Other additives recognized in the art to perform a particular function or functions can also be incorporated into the present compositions. These include viscosity improvers, e.g., methacrylate polymers and copolymers, additional antioxidants, corrosion inhibitors, antifoam agents, detergents and the like.

The invention will be further described by means of the following examples which demonstrate the manner of preparation and effectiveness of the inventive compounds and compositions. It should be understood, however, that these examples are given for illustrative purposes only and that the invention in its broader aspects is not limited thereto.

EXAMPLE I 5.36 g. (0.04 mole) of aluminum trichloride was added to 87.6 g. (0.4 mole) of phenyl-2-naphthylamine and heated to 120 C. While stirring and under a nitrogen atmosphere, 89.6 g. (0.8 mole) of diisobutylene was added dropwise to the reaction mixture over a period of one hour. After the addition of the diisobutylene, the reaction mixture was heated to 148 C. over a three hour period and the temperature maintained there for an additional two hours. The reaction mixture was then allowed to cool, mixed with two volumes of benzene, poured over ice and water, Washed with a 10% aqueous NaOH solu* tion and with distilled water until neutral, after which the benzene layer was dried over CaSO After filtering and removal of the benzene by distillation, the crude product (146 g.) was vacuum distilled over the range of 210/ 50 to 260 C./45/L, yielding 139 g. of product. 4-tertoctylphenyl-l-tert-octyl 2 naphthylamine was isolated by means of gas chromatographic preparative techniques and was identified by infra-red spectroscopy, nuclear magnetic resonance (NMR) and elemental analysis. This compound constituted 54.99% of the reaction product.

Gas chromatographic analysis also demonstrated the presence of a mixture of two other naphthyl-substituted henyI-Z-naphthylarnines constituting 15.79% of the reaction product. This mixture was separated from distilled product and identified by infra-red spectroscopy and nuclear magnetic resonance as being 4-tert-octylphenyl-ltert-butyl-2-naphthylamine and 4-tert-butylphenyl-l-tertoctyl-Z-naphthylamine.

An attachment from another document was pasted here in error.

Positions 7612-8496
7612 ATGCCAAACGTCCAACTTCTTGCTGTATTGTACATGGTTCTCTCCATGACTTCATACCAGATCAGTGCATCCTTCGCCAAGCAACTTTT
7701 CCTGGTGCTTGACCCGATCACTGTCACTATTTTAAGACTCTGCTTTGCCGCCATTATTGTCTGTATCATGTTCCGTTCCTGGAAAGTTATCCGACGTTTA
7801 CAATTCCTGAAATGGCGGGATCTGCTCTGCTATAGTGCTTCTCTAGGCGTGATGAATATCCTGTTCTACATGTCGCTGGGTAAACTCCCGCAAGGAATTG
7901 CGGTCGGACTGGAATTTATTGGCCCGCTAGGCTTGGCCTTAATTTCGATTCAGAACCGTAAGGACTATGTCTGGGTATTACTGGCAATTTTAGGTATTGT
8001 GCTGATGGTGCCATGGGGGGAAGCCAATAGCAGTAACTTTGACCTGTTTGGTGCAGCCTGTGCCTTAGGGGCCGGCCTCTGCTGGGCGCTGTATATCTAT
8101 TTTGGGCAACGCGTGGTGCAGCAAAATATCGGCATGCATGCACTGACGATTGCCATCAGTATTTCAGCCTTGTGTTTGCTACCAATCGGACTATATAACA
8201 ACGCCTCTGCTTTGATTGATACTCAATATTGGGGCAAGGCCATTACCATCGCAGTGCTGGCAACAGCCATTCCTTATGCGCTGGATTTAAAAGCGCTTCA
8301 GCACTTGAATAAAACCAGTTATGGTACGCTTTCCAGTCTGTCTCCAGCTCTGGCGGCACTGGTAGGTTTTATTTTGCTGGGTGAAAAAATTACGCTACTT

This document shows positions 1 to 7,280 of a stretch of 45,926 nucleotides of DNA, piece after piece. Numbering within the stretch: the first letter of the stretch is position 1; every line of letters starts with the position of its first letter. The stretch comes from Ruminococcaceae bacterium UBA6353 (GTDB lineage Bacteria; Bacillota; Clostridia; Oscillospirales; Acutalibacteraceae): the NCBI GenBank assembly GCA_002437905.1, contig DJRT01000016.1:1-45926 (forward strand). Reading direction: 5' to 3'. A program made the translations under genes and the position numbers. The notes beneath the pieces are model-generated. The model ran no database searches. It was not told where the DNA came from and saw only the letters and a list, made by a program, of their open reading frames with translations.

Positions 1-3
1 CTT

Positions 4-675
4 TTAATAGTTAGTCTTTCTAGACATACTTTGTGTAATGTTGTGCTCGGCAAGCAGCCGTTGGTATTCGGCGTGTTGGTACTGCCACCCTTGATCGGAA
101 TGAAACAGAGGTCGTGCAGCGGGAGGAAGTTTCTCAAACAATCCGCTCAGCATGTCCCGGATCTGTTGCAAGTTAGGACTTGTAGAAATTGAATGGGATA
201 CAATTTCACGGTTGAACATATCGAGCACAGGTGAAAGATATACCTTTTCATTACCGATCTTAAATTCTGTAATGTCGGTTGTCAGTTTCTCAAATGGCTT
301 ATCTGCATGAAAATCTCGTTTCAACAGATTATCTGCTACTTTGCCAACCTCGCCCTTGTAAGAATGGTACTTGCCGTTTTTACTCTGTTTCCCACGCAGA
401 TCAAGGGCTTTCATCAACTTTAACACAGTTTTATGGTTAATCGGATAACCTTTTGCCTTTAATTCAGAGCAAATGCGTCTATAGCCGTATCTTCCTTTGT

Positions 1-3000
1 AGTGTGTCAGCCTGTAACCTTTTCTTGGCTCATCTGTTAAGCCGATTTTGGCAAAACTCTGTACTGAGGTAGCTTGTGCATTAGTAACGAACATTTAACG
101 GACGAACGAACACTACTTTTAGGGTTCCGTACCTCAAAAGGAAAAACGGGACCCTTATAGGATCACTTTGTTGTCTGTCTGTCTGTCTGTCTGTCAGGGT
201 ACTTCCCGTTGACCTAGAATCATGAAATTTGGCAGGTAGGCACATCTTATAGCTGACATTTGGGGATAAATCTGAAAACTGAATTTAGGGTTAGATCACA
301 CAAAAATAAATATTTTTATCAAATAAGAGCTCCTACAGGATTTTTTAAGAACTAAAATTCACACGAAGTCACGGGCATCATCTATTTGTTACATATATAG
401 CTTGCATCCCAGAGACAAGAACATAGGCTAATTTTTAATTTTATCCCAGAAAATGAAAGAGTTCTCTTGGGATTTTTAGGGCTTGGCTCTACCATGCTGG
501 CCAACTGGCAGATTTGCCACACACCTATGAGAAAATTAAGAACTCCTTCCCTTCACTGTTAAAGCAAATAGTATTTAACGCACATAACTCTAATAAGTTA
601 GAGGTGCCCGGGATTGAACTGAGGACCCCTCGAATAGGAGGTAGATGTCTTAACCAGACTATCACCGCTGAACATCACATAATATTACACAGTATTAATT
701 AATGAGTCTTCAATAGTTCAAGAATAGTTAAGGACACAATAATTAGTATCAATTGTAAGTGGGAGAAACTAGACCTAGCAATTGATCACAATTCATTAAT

EXAMPLE II TABLE I Additive, percent weight 4-tertoetyl- Phenylphenyl- 2-naph- Z-naph- Ease thyl thyl- Addi- Addi 01]. amine amine tive A tivo B 1 Equal molar concentrations equivalent to 1.0% w. phenyl-Z-naphthyl 2.1111116 in base oil.

Additives Additive 4-tert-octylphenyl-l-tert-octyl-Z-naphthylamine Additive B: Mixture of 4-tert-octylphenyl-1-tert-octyl-2- naphthylamine, 4 tert-butylphenyl-l-tert-octy1-2-naphthylamine and 4-tert-octylphenyl-1-tert-butyl-2-naphthylamine with 4 tert-octylphenyl-Z-naphthylamine, Ratio of alkylphenyl-alkylnaphthylamines to 4-tertoctylpheny1-2-naphthylamine is approximately 3 to 1.

Base Oils Base Oil W: Mixed C acid esters of pentaerythritol and dipentaerythritol containing 0.17% w. of phosphorus extreme pressure agents, 0.1% w. of triazole corrosion inhibitors, 0.25% w. of a copolymeric dispersant, 1.5% W. of an amine antioxidant, 0.02% of a. dibasic acid corrosion inhibitor and 10 ppm. silicone fiuid antifoamant.

Base Oil X: Base Oil W minus the copolymeric dispersant plus 2.0% w. additional phosphorus extreme pressure agent.

Base Oil Y: Base Oil X minus the dibasic acid corrosion inhibitor and 1.0% of phosphorus extreme pressure agent plus 0.5% w. of a triazine oxidation inhibitor and an additional 0.5 of the amine antioxidant.

Base Oil Z: Mixed C acid esters of pentaerythritol and dipentaerythritol containing 0.2% W. phosphorus extreme pressure agent and 0.5 w. of a triazole corrosion inhibitor.

EXAMPLE III To demonstrate the advantages of the present compositions in respect to oxidation stability and high temperature bearing performance, Compositions IV, V and VI, all prepared from Base Oil X, were subjected to a Bearing Rig Test under the very severe Type 2% conditions. The results of these tests are shown in Table II.

The Bearing Rig Test is described in Military Specification MIL-L-23699.

From the above data it is evident that Compositions V and VI of the invention have outstanding properties in respect to overall cleanliness and viscosity change as compared to Composition IV whech contains an equal molar concentration of a phenyl-Z-naphthylamine having no alkyl substituents on the naphthyl ring. It is indeed surprising that the addition of an alkyl substituent on the naphthyl nucleus (Additive A) would bring about such a significant improvement in the eifectiveness of the inventive compounds. Moreover, it is equally remarkable that Composition VI, which contains a combination of the additives of the invention with the additive employed in Composition IV, has an overall demerit rating superior to that of either Compositions IV or V containing the additives individually, i.e., a total demerit rating of 28.2 as compared to 69 and 38.6 respectively.